We spent much of Thursday working to prepare the canoe for the application of birchbark. The bircbark that had been flattened on the work table was washed and moved to the floor. The canoe form was secured to the table and then risers were added alongside it to create a plane upon which to place the gunwales at the proper height above the keel. The gunwale pieces, which had been shaped and dried in Lac du Flambeau, were wet again and reshaped so that they would be ready for the application of birchbark. It was painstaking work, and many hands were needed to accomplish the task. But the finished gunwale has a beautiful arc to it, gracefully tilting upward at the ends. Wayne notes that the upward tilt of the ends of a traditional birchbark canoe adds to the boat’s buoyancy and maneuverability: unlike an aluminum canoe with a straight keel, a birchbark canoe’s “lift” means that it can be turned on a dime.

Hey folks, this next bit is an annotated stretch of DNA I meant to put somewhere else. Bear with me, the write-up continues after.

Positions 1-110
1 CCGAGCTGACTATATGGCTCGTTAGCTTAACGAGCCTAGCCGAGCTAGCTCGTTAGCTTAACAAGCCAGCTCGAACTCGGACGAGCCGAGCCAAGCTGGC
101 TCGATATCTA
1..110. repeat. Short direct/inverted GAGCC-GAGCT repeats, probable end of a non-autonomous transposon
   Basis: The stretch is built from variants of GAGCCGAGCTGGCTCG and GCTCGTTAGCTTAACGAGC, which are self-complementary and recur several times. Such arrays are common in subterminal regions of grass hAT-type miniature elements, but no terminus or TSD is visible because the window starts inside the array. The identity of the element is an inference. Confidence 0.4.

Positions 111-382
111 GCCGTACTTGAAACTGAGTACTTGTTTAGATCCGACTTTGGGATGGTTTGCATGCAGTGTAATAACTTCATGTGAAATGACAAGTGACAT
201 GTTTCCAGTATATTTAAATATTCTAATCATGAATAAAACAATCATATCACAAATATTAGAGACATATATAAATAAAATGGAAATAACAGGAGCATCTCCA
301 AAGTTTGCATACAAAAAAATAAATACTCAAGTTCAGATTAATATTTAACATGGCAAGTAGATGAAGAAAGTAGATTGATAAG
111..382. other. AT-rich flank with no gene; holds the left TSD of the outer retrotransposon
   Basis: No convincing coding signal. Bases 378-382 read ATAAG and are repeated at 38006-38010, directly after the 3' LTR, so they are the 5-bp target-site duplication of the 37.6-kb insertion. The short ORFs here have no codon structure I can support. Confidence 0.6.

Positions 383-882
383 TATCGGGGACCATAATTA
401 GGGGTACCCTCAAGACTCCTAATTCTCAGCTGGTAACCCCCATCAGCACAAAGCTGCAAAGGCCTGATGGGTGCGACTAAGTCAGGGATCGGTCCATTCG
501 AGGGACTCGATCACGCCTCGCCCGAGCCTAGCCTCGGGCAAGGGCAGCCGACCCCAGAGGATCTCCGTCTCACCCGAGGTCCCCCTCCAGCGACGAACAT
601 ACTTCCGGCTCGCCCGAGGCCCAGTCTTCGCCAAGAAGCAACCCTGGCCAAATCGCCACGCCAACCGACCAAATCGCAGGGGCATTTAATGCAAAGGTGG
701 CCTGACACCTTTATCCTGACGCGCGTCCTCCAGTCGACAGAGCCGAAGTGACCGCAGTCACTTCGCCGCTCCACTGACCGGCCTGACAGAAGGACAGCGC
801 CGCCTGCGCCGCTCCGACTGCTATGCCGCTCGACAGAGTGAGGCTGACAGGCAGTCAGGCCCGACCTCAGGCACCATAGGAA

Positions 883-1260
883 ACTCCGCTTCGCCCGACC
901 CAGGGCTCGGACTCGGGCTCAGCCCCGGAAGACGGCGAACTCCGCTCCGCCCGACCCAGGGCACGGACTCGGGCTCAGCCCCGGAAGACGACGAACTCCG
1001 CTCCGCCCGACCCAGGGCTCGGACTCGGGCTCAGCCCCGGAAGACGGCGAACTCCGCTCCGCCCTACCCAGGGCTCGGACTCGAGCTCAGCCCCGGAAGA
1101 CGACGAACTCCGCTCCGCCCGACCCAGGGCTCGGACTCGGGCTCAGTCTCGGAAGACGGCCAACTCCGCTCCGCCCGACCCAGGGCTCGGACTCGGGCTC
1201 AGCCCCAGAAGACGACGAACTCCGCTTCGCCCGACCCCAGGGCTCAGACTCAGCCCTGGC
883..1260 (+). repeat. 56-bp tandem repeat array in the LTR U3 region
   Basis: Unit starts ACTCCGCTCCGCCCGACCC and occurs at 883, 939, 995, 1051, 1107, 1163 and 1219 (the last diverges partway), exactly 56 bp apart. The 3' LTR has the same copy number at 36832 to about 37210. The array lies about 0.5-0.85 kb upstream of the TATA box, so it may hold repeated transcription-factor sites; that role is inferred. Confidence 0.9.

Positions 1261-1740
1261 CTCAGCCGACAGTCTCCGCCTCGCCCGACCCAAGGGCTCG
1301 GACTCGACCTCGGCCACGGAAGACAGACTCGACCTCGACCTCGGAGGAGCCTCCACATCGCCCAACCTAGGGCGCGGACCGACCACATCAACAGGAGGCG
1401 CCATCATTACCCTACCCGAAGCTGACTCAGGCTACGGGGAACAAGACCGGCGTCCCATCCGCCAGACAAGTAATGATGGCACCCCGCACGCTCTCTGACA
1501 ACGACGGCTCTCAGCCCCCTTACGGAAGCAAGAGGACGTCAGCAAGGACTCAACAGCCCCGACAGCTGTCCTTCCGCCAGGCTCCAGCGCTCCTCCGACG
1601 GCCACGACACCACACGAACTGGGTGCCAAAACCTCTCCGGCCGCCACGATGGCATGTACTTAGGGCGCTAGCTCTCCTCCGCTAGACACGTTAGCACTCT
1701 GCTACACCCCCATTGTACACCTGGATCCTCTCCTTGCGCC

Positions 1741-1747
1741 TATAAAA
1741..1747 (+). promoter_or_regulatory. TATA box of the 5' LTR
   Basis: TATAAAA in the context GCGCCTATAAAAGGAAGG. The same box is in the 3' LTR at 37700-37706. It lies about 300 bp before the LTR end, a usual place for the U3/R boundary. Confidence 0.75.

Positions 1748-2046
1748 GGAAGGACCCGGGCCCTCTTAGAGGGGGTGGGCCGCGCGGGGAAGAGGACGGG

Pieces of birchbark being washed (CC)
Pieces laid on on floor to be weighted again and kept flat till needed (CC)
Wayne carefully cuts out mortices in the gunwales that will be used to anchor the tenons of the permanent thwarts when these are installed toward the end of the building process (CC)
The gunwales are wet and heated to increase their flexibility when being fit into place (CC)
Watch a film of the securing of the gunwales to temporary supports aimed at reduced unwanted bend in the pieces while they dry (TD)
Watch the process of tying off the gunwale ends by the manboards to make sure that everything stays in the right shape and orientation while drying (TD).
A view of the gunwales from the side (TD).
The finished gunwales are straight and true (TD).